The C.H. Russell Co., he being back in Los Angeles, also drew plans for the Union Congregational Church which was built and stood at the corner of Innes Place and Zephyr Ave. It was built of brick and mimicked the Lombardic Italian style of architecture. The firm also prepared plans for a large residence at the corner of Ocean Front and Breeze Ave. for Abbot Kinney. It was to be a two story building with a basement, tile walls, plastered exterior, and a clay tile roof, estimated at $25,000. He also presented plans for a one story brick building 50x100 ft. on Breeze Ave. near Ocean Front, also for Kinney. It was to contain store rooms or a moving picture theatre. He is also credited with the working drawings for the Exhibition Building to be erected on Windward Ave. Nope, none of these buildings never saw fruition. Just some of the lost structures of Venice.
Meanwhile, Marsh designed the Parkhurst Building, a two-story ornate brick Spanish revival building, at 2942 Main Street, built in 1927 by C. Gordon Parkhurst, a prominent realtor and next-to-last mayor of Venice. He also designed the Ocean Park Hotel, a "seaside hostelry," erected between Navy and Marine St. on Ocean Front Walk.
During those times, Eddie Maier had always been an early Venice booster. He and his brother owned a Los Angeles brewery and it was Eddie who brought the professional baseball team, the Tigers, to Venice. He hung out with the sports crowd, Hollywood bigshots, and that ilk. He also wanted a piece of the pier action. He saw all those people flock to Kinney's pier, thinking there must be room for one more.
And so at the end of Center Street, today's North Venice Blvd., he proceeded to build his pier. As always, there's no specific date of when he did this, although there are photos of his pier as early as 1913. And the accompanying drawing shows a proposal from 1913. So I'd say, 1913.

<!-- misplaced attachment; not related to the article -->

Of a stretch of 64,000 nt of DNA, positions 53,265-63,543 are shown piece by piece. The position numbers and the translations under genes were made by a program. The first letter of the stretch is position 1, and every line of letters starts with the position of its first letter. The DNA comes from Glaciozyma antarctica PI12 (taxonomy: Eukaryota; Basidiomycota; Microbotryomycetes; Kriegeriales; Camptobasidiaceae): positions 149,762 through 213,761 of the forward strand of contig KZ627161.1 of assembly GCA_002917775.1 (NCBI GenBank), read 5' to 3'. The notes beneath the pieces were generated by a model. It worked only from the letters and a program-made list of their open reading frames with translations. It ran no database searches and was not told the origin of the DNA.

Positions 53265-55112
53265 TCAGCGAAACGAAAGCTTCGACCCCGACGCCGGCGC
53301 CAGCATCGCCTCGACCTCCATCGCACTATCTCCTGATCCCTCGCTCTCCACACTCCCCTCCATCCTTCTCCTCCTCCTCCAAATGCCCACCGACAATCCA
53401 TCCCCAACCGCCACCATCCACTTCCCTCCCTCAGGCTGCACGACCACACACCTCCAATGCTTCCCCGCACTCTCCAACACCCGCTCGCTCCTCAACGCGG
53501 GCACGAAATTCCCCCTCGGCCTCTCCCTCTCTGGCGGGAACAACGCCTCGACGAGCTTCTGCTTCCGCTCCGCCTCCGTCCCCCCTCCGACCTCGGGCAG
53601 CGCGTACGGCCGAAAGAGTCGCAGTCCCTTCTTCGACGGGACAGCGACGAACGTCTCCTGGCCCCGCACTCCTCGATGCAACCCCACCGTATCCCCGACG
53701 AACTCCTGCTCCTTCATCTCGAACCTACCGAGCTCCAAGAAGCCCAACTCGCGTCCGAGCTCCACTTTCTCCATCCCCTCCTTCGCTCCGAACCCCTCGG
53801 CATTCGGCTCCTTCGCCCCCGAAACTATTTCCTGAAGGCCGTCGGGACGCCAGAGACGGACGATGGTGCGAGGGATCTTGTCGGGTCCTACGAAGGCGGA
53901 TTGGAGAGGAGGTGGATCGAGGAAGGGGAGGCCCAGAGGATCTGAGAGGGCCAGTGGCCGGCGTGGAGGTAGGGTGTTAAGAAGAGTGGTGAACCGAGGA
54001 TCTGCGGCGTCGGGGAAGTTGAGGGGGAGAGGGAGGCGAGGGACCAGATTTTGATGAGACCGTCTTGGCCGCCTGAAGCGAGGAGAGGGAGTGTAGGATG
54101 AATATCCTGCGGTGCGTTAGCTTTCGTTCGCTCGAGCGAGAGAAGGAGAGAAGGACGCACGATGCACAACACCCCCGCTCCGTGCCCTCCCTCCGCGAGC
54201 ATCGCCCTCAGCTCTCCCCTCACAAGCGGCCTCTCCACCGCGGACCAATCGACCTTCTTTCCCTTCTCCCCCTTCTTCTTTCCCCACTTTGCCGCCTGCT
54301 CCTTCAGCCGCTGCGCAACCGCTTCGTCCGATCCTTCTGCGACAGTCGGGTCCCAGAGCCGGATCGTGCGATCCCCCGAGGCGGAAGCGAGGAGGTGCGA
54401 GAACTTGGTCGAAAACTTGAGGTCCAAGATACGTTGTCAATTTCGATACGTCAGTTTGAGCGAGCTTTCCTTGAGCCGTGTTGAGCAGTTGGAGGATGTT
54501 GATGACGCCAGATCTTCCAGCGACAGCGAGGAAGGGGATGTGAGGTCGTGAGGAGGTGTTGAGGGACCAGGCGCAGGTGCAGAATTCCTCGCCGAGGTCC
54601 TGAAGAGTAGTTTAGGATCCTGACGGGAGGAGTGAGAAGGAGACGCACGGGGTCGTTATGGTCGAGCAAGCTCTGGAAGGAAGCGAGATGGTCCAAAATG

A true carnival atmosphere is attended with this rendering. Along a wide promenade down the middle of the pier over the crashing waves below, one passes a café that looks coincidentally like a ship, then the Witching Waves attraction in a sultanic looking structure. Next comes the Fighting The Flames attraction, featuring a giant fireman to beckon the tourists in. At the end of the pier is an open area in front of the Band Stand. Music notes and all. Heading back toward shore we pass various concessions under a circus tent-like awning, then the Merry Go Round, and then the open air swimming plunge. Finally there was the Churchill Downs-appearing Dance Hall, at the mouth of the pier. And encircling the whole pier is a side-by-side racing roller coaster. Very inventive. Or possibly copycat. Anyway, we think that was what was intended to be built. We don't know if it was what was finally erected, but something was there.
The following winter was hellacious and brought a huge storm that battered his pier. On January 1, 1914, enormous waves, causing breakers twelve feet high, washed over the Venice Pier, doing horrific damage to that pier as well, along with enormous destruction to the entire ocean front. Waves dashed over Speedway, cutting their way 150 feet inland to that street. The damage was estimated at $100,000.
Seasiders who owned ocean-front property south of Center street, where the high tides wrought such destruction to the shore, found the concrete sidewalk and bulkhead washed away for a distance of fifteen blocks. This was directly where Maier's pier was located. And his pier fared no better.